Author(s): Solan AN, Cesaretti JA, Stone NN, Stock RG
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Abstract PURPOSE: We evaluated the relationship between the onset of erectile dysfunction and dose to the penile bulb and neurovascular bundles (NVBs) after real-time ultrasound-guided prostate brachytherapy. METHODS AND MATERIALS: One hundred forty-seven patients who underwent prostate brachytherapy met the following eligibility criteria: (1) treatment with 125I brachytherapy to a prescribed dose of 160 Gy with or without hormones without supplemental external beam radiation therapy, (2) identification as potent before the time of implantation based on a score of 2 or higher on the physician-assigned Mount Sinai Erectile Function Score and a score of 16 or higher on the abbreviated International Index of Erectile Function patient assessment, and (3) minimum follow-up of 12 months. Median follow-up was 25.7 months (range, 12-47 months). RESULTS: The 3-year actuarial rate of impotence was 23\% (34 of 147 patients). An additional 43\% of potent patients (49 of 113 patients) were using a potency aid at last follow-up. The penile bulb volume receiving 100\% of the prescription dose (V(100)) ranged from 0-0.05 cc (median, 0 cc), with a dose to the hottest 5\% (D(5)) range of 12.5-97.9 Gy (median, 40.8 Gy). There was no correlation between penile bulb D(5) or V(100) and postimplantation impotency on actuarial analysis. For the combined right and left NVB structures, V(100) range was 0.3-5.1 cc (median, 1.8 cc), and V(150) range was 0-1.5 cc (median, 0.31 cc). There was no association between NVB V(100) or V(150) and postimplantation impotency on actuarial analysis. CONCLUSION: Penile bulb doses are low after real-time ultrasound-guided prostate brachytherapy. We found no correlation between dose to either the penile bulb or NVBs and the development of postimplantation impotency.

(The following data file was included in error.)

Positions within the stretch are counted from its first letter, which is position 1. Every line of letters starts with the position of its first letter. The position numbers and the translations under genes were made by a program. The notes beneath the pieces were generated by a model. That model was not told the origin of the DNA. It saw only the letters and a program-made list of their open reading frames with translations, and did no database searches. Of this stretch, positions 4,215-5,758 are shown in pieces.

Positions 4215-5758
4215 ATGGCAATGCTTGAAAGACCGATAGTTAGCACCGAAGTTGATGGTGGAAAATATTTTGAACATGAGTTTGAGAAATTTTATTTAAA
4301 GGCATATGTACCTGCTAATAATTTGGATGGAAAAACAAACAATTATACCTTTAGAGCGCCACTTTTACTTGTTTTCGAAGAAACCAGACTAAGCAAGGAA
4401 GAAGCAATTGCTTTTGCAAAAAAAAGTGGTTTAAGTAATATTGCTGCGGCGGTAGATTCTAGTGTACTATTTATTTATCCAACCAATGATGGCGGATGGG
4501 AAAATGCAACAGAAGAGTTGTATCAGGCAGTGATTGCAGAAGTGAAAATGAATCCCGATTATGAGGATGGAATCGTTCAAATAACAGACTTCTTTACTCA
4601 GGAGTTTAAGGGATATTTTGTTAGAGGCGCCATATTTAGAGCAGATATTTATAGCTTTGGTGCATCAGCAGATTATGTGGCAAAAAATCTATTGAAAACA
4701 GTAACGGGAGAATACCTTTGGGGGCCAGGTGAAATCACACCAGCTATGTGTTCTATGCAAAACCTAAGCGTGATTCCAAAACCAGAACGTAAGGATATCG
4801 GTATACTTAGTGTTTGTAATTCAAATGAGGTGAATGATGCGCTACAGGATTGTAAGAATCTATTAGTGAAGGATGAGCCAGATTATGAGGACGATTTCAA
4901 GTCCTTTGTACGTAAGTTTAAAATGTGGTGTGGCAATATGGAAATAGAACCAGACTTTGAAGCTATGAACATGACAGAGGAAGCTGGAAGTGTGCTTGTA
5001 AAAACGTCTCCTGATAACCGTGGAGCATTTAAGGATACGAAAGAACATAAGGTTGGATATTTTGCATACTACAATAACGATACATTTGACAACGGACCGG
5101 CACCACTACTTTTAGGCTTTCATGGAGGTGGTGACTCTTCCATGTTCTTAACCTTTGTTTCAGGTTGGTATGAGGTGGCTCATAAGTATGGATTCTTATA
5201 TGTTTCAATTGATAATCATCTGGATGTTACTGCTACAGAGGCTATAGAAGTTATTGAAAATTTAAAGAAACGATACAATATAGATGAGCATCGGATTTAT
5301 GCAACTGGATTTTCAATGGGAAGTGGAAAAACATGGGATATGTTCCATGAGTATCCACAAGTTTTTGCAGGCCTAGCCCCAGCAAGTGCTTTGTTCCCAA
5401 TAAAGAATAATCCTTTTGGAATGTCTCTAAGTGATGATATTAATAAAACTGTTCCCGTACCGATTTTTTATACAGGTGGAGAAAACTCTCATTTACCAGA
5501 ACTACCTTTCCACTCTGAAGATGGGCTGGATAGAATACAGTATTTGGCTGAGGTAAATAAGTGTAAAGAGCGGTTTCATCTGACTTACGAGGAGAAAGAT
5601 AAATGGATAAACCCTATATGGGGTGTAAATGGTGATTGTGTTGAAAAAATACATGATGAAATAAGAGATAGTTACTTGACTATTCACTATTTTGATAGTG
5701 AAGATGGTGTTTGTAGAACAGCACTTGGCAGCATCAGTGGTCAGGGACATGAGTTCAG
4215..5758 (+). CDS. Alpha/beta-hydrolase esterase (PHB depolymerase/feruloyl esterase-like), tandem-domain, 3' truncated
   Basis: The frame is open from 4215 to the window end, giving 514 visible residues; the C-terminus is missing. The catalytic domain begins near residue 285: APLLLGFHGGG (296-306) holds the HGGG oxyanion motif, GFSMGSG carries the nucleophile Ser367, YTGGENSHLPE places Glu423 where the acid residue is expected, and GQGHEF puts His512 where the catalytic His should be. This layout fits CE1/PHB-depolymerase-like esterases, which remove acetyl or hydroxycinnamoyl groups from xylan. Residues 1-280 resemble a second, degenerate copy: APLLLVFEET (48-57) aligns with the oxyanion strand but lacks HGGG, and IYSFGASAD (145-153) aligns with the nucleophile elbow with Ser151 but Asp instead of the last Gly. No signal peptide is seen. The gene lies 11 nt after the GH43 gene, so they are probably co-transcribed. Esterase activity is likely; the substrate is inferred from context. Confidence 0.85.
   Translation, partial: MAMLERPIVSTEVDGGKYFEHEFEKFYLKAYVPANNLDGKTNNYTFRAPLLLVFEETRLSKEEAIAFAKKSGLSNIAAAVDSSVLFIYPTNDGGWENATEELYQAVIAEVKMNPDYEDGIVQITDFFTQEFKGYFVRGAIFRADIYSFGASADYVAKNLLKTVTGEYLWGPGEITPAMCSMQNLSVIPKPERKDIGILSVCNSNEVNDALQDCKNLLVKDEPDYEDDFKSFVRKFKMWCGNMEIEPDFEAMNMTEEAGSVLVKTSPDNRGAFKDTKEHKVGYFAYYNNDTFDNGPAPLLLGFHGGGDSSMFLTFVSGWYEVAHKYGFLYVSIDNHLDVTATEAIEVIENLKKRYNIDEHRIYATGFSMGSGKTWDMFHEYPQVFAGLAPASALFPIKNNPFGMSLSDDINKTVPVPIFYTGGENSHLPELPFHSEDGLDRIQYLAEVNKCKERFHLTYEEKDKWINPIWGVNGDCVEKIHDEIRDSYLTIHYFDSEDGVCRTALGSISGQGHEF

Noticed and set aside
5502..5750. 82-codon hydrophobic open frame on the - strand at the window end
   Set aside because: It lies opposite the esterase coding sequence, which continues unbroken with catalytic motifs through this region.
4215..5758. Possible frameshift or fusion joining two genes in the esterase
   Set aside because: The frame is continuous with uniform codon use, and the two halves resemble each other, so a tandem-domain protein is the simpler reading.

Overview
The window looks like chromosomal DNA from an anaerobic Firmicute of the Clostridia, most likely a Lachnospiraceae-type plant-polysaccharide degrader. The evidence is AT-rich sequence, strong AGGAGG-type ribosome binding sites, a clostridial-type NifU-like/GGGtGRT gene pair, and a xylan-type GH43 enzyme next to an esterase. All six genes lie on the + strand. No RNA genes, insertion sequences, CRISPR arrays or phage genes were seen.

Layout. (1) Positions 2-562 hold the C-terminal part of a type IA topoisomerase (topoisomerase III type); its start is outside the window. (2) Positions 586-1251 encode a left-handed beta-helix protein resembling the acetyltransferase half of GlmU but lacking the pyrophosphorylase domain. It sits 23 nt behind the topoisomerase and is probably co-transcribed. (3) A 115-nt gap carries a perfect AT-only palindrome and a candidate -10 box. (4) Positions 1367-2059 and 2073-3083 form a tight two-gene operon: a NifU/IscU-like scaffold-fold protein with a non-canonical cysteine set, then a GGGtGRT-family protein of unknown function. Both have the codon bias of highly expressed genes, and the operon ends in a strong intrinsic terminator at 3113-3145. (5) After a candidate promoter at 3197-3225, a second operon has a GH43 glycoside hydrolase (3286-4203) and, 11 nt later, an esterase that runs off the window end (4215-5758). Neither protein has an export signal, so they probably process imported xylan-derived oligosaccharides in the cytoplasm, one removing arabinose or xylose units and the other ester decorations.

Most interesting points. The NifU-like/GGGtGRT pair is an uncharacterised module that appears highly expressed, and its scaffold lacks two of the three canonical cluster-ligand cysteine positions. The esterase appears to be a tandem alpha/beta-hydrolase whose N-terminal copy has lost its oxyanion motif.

This article was published in Int J Radiat Oncol Biol Phys
and referenced in Reproductive System & Sexual Disorders: Current Research